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First Impressions: Troye Sivan, Tinashe, Ellie Goulding And More

Written By Sam Murphy on 07/25/2020
First Impressions

First Impressions is our weekly review features. We take six songs and give our writers the chance to give their two cents on each. This week, we’re getting into Troye Sivan’s new song Easy, Ellie Goulding’s album highlight Love I’m Given, Tinashe’s new cut Rascal (Superstar) and more.

Troye Sivan – Easy

Aleisha – Personally loving this new one from Troye, especially the precision of the lyrics, strong as ever. There’s plenty of light and shade, production-wise, and I think the 80s drums and synth combo is a little magical. Jury’s out on the video, though. The kinda-violent, red-lit ending in the pool gave me major flashbacks to Lorde in the video for Magnets, with Disclosure. When am I getting my Melodrama follow up? 4

Sam: This one drifted by me on first listen but then I caught onto the, “This house is on fire! Woo!” bit and the song started getting under my skin. Troye has so seamlessly grown into his musical identity and now he’s making some his most most personal and introspective music to date. The best part about Easy is it’s so self-assured that it never sounds like it’s trying to be anything else. 4.5

Nasty Cherry – Better Run

Aleisha – I’m not as keen on this release as the first singles from Nasty Cherry… On paper, being birthed in the laboratory of Charli XCX should be enough to get me to enjoy this more, but it doesn’t have the same self-awareness of a Charli track, or even the tongue-in-cheek twistedness of Win. Gabi’s vocals over the synths remind me of Carly Rae, though, and I do really like the Haim-esque basslines. 2.5

Sam: This is probably the most straightforward pop song Nast Cherry have ever put out. It’s interesting to hear Gab’s voice sound so soft. It uncovers a whole new dimension to the band and I’m really impressed. There are definitely elements of this that are safe but the melody is basically faultless. 4

Tinashe – Rascal (Superstar)

Aleisha – I really like the track and the video, with its quarantine fantasy-world aesthetic that sits somewhere between Sofia Coppola’s Marie Antoinette and Hustlers. After an over-too-soon 2 minutes and 37 seconds, I came away convinced that it’s Tinashe’s world and we’re all just streaming it. 3.5

Sam: I’m raving about everything Tinashe is doing right now. I’m so glad she had her second coming and it’s even better than the first. Rascal (Superstar) feels like a celebration of the freedom she’s regained. It’s a lot of fun and deserves to make a splash on the charts. 4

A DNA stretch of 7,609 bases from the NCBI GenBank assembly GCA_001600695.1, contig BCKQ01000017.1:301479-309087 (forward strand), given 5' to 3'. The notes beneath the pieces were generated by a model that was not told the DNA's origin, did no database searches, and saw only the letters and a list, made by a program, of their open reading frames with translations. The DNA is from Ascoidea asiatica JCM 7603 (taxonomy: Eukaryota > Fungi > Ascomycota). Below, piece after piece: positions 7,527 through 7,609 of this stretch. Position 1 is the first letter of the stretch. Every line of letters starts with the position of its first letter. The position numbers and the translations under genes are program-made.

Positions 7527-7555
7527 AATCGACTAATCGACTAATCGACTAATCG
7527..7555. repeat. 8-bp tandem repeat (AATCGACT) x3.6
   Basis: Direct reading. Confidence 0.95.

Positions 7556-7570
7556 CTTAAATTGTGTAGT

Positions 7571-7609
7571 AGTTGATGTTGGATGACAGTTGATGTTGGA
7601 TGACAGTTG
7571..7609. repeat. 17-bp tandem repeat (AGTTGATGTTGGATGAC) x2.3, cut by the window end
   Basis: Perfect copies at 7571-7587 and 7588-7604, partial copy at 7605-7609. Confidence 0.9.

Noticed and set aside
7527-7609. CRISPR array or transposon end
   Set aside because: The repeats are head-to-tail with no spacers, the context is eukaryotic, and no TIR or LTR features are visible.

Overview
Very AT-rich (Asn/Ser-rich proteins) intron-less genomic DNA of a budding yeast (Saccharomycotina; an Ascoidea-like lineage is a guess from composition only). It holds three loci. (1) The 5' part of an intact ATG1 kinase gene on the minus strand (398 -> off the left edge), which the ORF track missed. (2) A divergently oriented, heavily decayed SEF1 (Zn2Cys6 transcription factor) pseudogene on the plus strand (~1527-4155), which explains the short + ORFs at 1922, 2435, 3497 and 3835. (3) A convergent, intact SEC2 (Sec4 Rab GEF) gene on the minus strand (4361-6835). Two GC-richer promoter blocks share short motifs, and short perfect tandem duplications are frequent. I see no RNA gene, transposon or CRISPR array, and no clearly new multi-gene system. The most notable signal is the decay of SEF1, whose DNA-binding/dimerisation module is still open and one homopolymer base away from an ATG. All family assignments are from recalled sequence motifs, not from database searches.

Ellie Goulding – Love I’m Given

Aleisha – Nope, nope, nope, I just can’t get around this. I understand that Ellie is trying to build to a big finish, but the choir behind her feels robotic and empty. I’m not hopeful about the rest of the hour-long, 19-track album it’s taken from, either. 1

Sam: Easily the biggest song off Brightest Blue, I think this is classic Goulding. I can imagine this one sitting on Halcyon because it feels dark and weighty but also triumphant. Goulding’s voice in the chorus really takes off too. It’s not the most exciting song she’s ever made but it’s rock solid. 3.5

Anne-Marie – To Be Young (Feat. Doja Cat)

Aleisha – In 2012, when a 22-year-old Taylor Swift let us know it was okay to feel happy, free, confused and lonely at the same time, she wasn’t reinventing the wheel. In 2020, Anne-Marie follows basically the same blueprint, with the exception of the lyrics where she’s hotboxing her car in winter instead of eating breakfast at midnight – how naughty. Doja’s appearance definitely saves the song for me – I’m kind of obsessed with the emotion she lends to her delivery, which has a bittersweetness that reminds me of SZA. 2.5

Sam: I loved Anne-Marie when she was making really charismatic, silly pop but it feels like she’s a little lost right now. The Doja Cat addition is an easy grab for radio airplay and the subject matter of the song creeps its way into pop every summer. It’s not a bad song but it manages to suck the personality out of AM which is her most distinguishing feature. 2

Aluna, Princess Nokia & Jada Kingdom – Get Paid

Aleisha – I think this is my favourite First Impression of the week? The collab between Aluna, Princess Nokia and Jamaica’s Jada Kingdom is a delight. Nokia, especially, shines with her goofball take over the nostalgic dancehall beat, and Jada is a really fun new discovery for me. In a recent Instagram post, Aluna said she was gunning up “to face a head on collision with the most white, male saturated part of the industry”. Taken from her debut album as a solo artist, this joyous track feels like a perfect celebration of black women in music.  4

Sam: Aluna is moving through the genres with her new solo material. Get Paid sees her take a trip into dancehall with a twist. The hook of this is so disorientating and off-kilter that it instantly makes you want to figure out the song. It’s got me hook, line and sinker now. A feel-good, summer anthem that manages to serve equality in bop-form. 4

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